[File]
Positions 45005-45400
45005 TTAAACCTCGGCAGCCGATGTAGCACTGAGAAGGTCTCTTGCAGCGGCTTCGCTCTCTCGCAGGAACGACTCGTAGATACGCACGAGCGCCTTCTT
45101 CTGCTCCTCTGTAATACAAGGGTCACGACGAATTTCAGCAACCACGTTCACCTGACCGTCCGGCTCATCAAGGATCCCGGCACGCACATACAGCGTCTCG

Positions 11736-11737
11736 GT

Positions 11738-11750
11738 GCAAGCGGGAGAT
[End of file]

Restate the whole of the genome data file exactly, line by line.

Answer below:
Positions 45005-45400
45005 TTAAACCTCGGCAGCCGATGTAGCACTGAGAAGGTCTCTTGCAGCGGCTTCGCTCTCTCGCAGGAACGACTCGTAGATACGCACGAGCGCCTTCTT
45101 CTGCTCCTCTGTAATACAAGGGTCACGACGAATTTCAGCAACCACGTTCACCTGACCGTCCGGCTCATCAAGGATCCCGGCACGCACATACAGCGTCTCG

Positions 11736-11737
11736 GT

Positions 11738-11750
11738 GCAAGCGGGAGAT